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Cephalopods can't tolerate fresh water

  1. Apr 15, 2016 #1
    Cephalopods (octopuses, squids, nautilus, etc.) are among the most complex invertebrates. They have been around since before the dinosaurs. Yet, there are none that tolerate fresh water today - perhaps there never have been (I am aware there is one squid in Chesapeake that lives in brackish water). This leads me to wonder about a few things:
    1. What is it about this class of molluscs that prevents them from exploiting fresh water environments?
    2. Is this why they also have not given rise to any land forms?
    3. Is tolerance of fresh water essential to evolution to living on the land?
    4. Were the predecessors (e.g. tiktaalik) of the first land vertebrates, fresh water animals?
     
  2. jcsd
  3. Apr 15, 2016 #2

    jim mcnamara

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    Staff: Mentor

    None are known, that is correct.

    Here is a somewhat "layman's version" of why:
    http://www.abc.net.au/science/articles/2013/01/16/3670198.htm
    Is this why they also have not given rise to any land forms?
    No, any larger animals with no kind of skeletal system would have trouble moving, as an example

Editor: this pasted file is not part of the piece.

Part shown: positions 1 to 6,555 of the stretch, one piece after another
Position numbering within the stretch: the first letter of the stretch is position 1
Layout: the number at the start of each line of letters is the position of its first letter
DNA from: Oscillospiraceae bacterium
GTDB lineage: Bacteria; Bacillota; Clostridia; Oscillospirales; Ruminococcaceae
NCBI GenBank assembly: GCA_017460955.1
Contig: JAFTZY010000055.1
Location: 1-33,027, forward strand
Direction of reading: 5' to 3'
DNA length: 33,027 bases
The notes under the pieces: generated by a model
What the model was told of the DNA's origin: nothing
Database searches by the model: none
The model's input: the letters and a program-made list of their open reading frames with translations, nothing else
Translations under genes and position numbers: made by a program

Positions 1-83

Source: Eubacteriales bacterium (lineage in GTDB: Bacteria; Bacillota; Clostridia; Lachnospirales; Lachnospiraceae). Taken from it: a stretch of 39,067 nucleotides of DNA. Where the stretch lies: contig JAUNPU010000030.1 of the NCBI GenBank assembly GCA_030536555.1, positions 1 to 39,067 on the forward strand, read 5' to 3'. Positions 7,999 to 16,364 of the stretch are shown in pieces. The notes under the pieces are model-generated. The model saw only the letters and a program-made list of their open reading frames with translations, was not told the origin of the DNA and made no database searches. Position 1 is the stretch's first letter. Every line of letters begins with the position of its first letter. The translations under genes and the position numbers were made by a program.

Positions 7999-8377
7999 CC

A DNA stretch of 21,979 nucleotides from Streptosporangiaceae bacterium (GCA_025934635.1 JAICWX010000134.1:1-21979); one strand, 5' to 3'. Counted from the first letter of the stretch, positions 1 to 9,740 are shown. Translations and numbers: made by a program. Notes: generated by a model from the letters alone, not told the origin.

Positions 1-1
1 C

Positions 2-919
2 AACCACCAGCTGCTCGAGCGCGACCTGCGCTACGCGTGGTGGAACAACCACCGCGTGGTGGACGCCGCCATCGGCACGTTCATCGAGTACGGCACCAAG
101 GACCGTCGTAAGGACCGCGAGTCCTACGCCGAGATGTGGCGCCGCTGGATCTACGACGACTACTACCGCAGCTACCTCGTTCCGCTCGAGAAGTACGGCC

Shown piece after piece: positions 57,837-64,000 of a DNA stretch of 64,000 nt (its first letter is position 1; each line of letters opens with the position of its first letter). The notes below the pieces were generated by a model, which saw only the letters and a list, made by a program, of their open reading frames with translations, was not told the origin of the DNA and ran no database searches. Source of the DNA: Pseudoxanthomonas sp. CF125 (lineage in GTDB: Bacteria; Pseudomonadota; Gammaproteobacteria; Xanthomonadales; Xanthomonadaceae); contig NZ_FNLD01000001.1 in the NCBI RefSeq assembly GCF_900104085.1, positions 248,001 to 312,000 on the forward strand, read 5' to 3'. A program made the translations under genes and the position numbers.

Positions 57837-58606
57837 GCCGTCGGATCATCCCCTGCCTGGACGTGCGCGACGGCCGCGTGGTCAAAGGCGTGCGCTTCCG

Is tolerance of fresh water essential to evolution to living on the land?
    Were the predecessors (e.g. tiktaalik) of the first land vertebrates, fresh water animals?

    The tiktaalik probably was freshwater -
    Narkiewicz, Katarzyna; Narkiewicz, Marek (January 2015). "Middle Devonian invertebrate trace fossils from the marginal marine carbonates of the Zachełmie tetrapod tracksite, Holy Cross Mountains, Poland". Lethaia 48 (1): 10–12. doi:10.1111/let.12083.

    They likely had primitive lungs.

    Please note your questions are good, very good. But they require a multitude of citations. Or a book. There are journals like Lethaia that often have good articles about fossil environments and how animals adapted to new environments.

    Try a University library for:
    'The Colonisation of Land: Origins and Adaptations of Terrestrial Animals' by Colin Little
     
    Last edited: Apr 15, 2016
  4. Apr 15, 2016 #3
    Thank you - for all of that.
     
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